My wife and I (as our infant daughter’s proxies) received a gift from a very well-meaning relative. It was a stuffed Teddy bear. A white Teddy bear. A Teddy polar bear, to be specific. He arrived wearing a sweater. And he smelled. Again, to be specific, he stank.

He also came with an itemized receipt. For one Bloomies (ie. Bloomingdales) Xmas Special Edition Polar Bear. With sweater. Dated late-December. 1996.

As everyone knows, it is not polite to look down upon well-meant gifts, so naturally we welcomed the bear into our home.

But as was previously mentioned, Teddy smelled. Teddy had come from the smelly basement of a rather smelly house. The Recent Paterfamilias is familiar with this house. The smell is an old one, like that in an antique shop, mixed with decade-aged mold and the aroma from a 1984 house fire. And this particular perfume had embedded itself within Teddy’s sweater as well as Teddy himself.

I took them both, one wearing the other, to my local dry cleaners. They laughed me out the door, but not before suggesting that I might have some luck with one or two gallons of spray Lysol. So, I Febreezed the hell out of the poor bear as well as his sweater. Bear came out OK. Sweater didn’t fare as well. The stink remained.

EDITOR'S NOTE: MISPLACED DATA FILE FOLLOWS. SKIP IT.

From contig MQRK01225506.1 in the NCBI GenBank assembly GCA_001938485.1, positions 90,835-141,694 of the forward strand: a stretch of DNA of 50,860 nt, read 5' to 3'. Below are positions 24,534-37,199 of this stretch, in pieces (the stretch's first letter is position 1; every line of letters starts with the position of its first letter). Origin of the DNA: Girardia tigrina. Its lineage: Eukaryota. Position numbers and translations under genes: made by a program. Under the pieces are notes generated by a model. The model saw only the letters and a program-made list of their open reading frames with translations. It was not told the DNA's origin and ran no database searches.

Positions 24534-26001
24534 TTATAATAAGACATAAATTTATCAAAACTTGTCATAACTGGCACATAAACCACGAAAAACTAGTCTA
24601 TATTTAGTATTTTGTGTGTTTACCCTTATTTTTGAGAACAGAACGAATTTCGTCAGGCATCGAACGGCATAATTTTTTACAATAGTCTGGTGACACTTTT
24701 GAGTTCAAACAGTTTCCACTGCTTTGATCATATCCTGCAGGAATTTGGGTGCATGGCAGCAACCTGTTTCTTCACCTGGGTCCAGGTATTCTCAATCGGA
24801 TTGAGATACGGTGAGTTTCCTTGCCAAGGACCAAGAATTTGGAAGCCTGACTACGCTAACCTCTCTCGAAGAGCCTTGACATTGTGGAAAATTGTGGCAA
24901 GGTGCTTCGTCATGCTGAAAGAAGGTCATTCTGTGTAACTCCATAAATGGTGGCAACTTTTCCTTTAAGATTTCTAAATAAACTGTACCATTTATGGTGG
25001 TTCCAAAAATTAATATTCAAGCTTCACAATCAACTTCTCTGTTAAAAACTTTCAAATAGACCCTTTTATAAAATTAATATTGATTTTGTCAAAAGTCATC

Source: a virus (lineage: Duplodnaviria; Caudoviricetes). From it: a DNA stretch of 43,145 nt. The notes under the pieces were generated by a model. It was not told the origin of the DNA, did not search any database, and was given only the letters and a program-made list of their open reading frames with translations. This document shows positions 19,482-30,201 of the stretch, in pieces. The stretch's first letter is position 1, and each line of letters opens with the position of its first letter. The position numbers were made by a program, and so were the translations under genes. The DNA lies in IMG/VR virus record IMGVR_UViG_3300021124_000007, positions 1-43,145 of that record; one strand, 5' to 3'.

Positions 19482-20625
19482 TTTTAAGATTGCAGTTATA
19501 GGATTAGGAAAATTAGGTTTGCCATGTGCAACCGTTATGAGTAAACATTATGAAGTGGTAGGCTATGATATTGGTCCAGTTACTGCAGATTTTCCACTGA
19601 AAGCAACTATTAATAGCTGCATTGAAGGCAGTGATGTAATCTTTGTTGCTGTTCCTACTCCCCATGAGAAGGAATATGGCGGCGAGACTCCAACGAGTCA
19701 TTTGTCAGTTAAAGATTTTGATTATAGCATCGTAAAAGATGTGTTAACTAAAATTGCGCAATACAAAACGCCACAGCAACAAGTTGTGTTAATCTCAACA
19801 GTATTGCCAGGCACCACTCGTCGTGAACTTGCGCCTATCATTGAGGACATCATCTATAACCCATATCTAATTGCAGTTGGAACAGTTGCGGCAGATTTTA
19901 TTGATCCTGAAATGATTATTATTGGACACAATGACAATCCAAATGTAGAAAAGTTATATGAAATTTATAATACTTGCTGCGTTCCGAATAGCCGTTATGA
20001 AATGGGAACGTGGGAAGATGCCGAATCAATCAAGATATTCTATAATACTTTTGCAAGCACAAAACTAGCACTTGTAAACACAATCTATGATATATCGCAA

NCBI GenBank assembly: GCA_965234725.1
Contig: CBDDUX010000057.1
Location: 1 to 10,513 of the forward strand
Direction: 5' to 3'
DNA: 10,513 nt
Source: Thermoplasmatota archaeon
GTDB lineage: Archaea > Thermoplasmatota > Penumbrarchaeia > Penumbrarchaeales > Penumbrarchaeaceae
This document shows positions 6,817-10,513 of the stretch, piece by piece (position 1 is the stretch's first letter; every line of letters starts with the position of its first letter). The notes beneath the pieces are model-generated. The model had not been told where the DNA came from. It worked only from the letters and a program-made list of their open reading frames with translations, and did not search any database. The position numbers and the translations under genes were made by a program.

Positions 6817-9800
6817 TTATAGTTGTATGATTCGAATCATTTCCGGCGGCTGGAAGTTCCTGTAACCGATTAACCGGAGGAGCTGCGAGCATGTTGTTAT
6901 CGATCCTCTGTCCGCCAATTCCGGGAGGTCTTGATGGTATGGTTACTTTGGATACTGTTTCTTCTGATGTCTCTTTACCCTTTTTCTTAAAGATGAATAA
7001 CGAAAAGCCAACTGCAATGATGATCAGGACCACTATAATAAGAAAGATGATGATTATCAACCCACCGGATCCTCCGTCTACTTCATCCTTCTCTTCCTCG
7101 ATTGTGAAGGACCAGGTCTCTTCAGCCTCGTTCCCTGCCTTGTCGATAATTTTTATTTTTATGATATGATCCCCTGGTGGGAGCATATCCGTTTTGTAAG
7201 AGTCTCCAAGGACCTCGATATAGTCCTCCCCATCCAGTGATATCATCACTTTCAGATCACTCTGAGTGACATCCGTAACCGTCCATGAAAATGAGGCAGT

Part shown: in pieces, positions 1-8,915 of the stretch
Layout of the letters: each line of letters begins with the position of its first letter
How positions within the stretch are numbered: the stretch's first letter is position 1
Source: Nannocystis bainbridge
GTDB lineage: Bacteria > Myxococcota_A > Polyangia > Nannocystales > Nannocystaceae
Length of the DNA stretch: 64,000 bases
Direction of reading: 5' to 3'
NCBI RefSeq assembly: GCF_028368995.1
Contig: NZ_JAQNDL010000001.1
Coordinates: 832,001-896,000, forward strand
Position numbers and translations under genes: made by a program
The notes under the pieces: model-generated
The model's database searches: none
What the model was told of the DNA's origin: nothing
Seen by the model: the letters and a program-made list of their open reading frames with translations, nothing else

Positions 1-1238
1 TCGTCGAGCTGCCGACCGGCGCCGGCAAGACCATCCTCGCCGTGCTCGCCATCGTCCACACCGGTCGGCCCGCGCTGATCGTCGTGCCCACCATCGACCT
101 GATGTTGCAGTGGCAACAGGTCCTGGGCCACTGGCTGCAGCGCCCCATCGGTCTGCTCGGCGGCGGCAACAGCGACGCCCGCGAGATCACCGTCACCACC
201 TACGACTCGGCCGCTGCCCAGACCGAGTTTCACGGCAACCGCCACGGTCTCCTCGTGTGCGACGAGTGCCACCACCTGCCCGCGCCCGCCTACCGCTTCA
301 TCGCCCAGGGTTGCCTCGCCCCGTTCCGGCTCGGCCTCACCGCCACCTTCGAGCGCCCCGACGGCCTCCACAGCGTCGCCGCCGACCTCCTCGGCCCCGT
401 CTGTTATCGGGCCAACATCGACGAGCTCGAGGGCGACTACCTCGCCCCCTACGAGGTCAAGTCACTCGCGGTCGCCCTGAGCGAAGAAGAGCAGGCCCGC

It was necessary for an executive decision to be made. The sweater met an untimely death in the trashcan.

But now, as was pointed out by my infant daughter’s mother, Ted the Bloomies Polar Bear was hanging out in our nursery naked. Well, this just didn’t seem right. Ted needed some clothes.

Alright. Fine. But what does one get for the Bear who had everything?

The answer was obvious enough to make one feel idiotic: A bow tie, of course.

So I ran out and picked up a bow tie at my local discount retail joint. It was a pre-tied job (although I’d been hoping to find the hand-tied alternative) and it fit nigh perfectly.

Great. Problem solved. Toy Ursus maritimus was no longer naked.

But now our other stuffed people were seeming a tad underdressed. So I ran back out. I bought more ties. I came back home and tailored them accordingly (other stuffed necks in the nursery failed to possess the…how shall I say it?...the girth of White Teddy’s).

Before long, I was living in a world of well-dressed beasts. Another Teddy, a pony, an alligator (or is he a crocodile? it’s so difficult to tell), a gorilla, a drunk-looking monkey, et cetera. But now, our possession of this crew in their custom-made neckwear was threatening to make my wife and I look like “silly people.” And even silly people, like my wife and me, don’t enjoy looking like silly people.